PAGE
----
Snapchat is entirely mobile focused, so the vast amount of desktop users mean nothing to them. Google’s app are web based, so they can reach more users on all desktop platforms by making their apps work best on the web, then focusing mobile applications on popular mobile OS’s like iOS and their own Android. Similarly, Starbucks and other restaurants have their website already built where users can order food ahead of time and find store locations. Again, because these chains already have a robust website, they can reach users on Windows 10, older versions of Windows, OSX and Linux already, so a Universal Windows App is redundant. Leaving out the desktop users means there back to targeting the 1% of the mobile market that uses a Windows Mobile device, so the development costs are not worth it for so few users.

    The next problem is that Microsoft’s first party devices have had horrible bugs. Now, I’m not going to pretend that other operating systems don’t have bugs. This year’s Android and iOS updates were mostly bug fixes for last year’s updates, and Apple has had numerous problems lately with OSX. But this is a critical year for Microsoft with them pushing the unified strategy behind their platform. The Surface Book and Surface Pro 4 are amazing pieces of hardware, but users have suffered through bad battery life because of problems with the devices going to sleep when they should.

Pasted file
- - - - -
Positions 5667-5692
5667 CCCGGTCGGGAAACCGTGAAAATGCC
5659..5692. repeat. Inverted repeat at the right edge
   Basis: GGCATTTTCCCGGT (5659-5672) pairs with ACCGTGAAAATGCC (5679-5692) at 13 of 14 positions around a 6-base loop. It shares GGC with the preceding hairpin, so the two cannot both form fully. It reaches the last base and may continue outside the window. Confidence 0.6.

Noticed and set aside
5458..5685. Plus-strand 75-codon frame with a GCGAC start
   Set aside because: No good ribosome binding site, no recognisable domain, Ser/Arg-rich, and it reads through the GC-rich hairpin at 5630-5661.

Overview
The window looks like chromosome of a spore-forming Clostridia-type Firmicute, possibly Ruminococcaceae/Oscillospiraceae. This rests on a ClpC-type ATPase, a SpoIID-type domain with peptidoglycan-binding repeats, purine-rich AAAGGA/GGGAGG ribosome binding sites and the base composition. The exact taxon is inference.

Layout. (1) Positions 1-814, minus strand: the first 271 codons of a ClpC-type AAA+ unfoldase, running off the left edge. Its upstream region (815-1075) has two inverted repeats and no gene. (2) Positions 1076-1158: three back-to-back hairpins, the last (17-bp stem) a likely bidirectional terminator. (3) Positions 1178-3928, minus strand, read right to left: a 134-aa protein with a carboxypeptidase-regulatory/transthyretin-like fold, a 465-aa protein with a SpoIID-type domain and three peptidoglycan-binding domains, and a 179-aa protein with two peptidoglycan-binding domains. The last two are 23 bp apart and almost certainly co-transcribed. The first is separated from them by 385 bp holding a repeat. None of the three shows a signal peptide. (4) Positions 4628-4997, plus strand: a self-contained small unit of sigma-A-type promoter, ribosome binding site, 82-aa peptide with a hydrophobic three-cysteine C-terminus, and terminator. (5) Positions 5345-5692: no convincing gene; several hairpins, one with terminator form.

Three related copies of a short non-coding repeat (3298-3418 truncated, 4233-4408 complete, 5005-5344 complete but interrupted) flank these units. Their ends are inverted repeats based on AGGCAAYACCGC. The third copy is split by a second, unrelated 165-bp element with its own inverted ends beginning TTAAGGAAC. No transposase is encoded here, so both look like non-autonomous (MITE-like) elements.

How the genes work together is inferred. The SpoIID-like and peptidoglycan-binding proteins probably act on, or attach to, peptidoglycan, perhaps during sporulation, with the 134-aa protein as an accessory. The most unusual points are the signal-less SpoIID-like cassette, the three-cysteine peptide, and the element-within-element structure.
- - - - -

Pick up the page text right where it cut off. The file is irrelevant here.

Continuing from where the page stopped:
Worse yet are the Lumia 950 and 950XL, the first high end Windows phones in two years, and the first phones to officially run Windows 10 Mobile. While Surface users have all had the same issues, things are a lot more inconsistent for Lumia fans. Some users have had no issues, others have had mild bugs, while others still have had devices that completely lock up and reboot on a daily basis. Specifically, I had problems with the system not downloading content (apps, music) in the background. I’d love to try it again in a few months if things get fixed, but for now it’s too much of a gamble.